If you listen to your voicemails, you may be in the minority. I read a piece claiming that more and more people are ignoring their voicemails. They find the practice freeing.
I listen to voicemails from our auto mechanic, the plumber and any and all health care providers. I find the practice expensive.
The Digital Age has given us so many ways of connecting that we now have a hierarchy of how all this connectedness annoys us. Voicemails have risen to the top; so, many are ignoring them.
But wait. There’s more. There’s always more, and that’s the problem.
Our son recently mentioned that he no longer reads emails. Including mine.
I try not to take this personally. Truthfully, I feel more loved knowing that he doesn’t just ignore my emails—he ignores all emails. He’s always been a very equitable person. Although, as a mother, you never mind a little favoritism from an adult child.
He said that the only way he knows I sent him an email is if I copy in our daughter-in-law and then she tells him that his mother sent something important. Just one more reason why I love that girl.
Selectively skipping some voicemails, depending on who they are from, might be OK but ignoring all your emails can be dangerous. Especially if they are from your mother.
That said, I have to admit that it seems there are days I spend more time unsubscribing and deleting junk emails than I do answering legit emails. My inbox overfloweth.
Our son, like both sons-in-law and countless others working from home, is constantly on the phone problem solving, consulting with associates in time zones around the world and joining conference calls that span hours.
He may ignore the bulk of his voicemails and emails, and even be burned out by phone calls, but thankfully, he still texts. He recently sent a text asking me a question that necessitated a specific answer. I texted back my answer and his “notifications silenced” feature popped up.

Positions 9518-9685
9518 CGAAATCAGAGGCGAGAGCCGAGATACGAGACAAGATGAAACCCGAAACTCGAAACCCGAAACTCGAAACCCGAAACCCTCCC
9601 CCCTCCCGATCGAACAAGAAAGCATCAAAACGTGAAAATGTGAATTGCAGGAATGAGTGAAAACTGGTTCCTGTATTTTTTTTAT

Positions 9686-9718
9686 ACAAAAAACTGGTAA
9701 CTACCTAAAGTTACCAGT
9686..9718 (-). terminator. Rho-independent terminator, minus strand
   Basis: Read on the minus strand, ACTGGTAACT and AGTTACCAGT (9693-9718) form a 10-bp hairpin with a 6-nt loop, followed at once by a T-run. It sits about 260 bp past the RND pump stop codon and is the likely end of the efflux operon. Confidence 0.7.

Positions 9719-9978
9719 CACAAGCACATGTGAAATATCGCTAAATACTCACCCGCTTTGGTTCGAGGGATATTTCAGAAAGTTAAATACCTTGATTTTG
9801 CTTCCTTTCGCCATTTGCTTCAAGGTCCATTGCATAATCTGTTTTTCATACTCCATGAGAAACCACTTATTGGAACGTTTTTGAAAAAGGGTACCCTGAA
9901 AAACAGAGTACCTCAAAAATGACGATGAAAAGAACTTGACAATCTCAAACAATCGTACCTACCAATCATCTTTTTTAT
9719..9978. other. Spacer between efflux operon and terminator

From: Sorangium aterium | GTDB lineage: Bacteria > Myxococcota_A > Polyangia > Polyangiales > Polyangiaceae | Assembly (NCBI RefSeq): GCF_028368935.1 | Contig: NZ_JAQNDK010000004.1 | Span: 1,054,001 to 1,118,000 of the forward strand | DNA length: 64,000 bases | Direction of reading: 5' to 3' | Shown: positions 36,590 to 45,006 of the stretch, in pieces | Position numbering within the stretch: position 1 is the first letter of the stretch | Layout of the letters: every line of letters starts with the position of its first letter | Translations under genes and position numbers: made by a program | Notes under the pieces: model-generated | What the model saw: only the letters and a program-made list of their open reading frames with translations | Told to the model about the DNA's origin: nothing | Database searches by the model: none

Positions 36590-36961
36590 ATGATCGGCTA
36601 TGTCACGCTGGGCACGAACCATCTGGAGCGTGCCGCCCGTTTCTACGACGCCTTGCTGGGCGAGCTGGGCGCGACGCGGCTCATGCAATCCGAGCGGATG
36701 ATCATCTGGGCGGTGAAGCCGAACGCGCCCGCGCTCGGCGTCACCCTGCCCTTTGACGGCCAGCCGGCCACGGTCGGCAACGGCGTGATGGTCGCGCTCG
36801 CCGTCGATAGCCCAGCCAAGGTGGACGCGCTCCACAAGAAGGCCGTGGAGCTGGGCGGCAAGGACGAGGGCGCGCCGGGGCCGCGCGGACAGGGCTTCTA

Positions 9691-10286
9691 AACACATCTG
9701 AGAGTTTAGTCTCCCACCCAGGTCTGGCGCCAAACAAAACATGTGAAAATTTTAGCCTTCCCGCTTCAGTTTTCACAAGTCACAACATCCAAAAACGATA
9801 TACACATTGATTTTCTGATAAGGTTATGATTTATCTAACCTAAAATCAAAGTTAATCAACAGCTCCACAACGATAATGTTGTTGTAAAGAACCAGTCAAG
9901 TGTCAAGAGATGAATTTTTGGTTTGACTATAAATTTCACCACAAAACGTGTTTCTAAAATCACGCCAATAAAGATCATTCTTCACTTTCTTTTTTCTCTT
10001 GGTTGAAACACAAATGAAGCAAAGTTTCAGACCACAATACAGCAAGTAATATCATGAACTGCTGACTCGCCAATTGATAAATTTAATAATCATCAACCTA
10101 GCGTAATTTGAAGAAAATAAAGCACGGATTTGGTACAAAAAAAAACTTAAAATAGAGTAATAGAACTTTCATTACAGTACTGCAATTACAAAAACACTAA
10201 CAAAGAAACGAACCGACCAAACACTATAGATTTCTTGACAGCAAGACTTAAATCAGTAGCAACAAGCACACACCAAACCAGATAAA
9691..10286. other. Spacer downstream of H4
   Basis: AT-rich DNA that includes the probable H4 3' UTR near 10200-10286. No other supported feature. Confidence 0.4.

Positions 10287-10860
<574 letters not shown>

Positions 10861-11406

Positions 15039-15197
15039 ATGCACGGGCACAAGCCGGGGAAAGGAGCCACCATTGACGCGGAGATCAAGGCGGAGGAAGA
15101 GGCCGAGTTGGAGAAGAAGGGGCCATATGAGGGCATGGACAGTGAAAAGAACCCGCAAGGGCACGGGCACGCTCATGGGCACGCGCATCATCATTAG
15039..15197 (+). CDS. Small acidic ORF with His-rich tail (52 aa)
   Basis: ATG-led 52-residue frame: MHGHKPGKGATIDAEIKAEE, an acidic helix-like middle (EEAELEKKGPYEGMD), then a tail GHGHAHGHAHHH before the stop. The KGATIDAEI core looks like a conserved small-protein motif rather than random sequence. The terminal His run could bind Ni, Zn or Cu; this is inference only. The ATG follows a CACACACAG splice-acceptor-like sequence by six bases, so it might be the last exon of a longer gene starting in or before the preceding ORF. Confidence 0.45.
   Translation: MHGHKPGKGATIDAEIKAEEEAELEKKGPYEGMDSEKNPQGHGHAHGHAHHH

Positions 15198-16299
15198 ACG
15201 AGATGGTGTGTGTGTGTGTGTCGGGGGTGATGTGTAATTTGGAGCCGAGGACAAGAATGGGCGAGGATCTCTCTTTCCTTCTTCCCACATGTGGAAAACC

Just like that we were back in the teen years—I was talking and he wasn’t listening.
In our overly connected world, it is a challenge to ever disconnect. Naturally, a winnowing must take place to preserve both privacy and sanity.
My better half is so vigilant about protecting privacy that he rarely gives out his cell phone number. A while back we switched banks. Filling out forms to open a new account, he came to the blank for his phone number and froze.
“You trust them with our money, but not with your cell phone?” I asked.
“That’s right,” he said. “You can never be too careful.”
I said it was OK to use my cell phone number. Everyone we do business with has my cell number.
His barber just left a message that I have a haircut at 2.
My husband’s cell number is Fort Knox secure. Well, at least it was until a few days ago when a couple of grands were here and made note of his cell phone number. He had 15 calls to his cell from our ancient touchtone landline in less than 15 minutes.
Like the man says, you can never be too careful.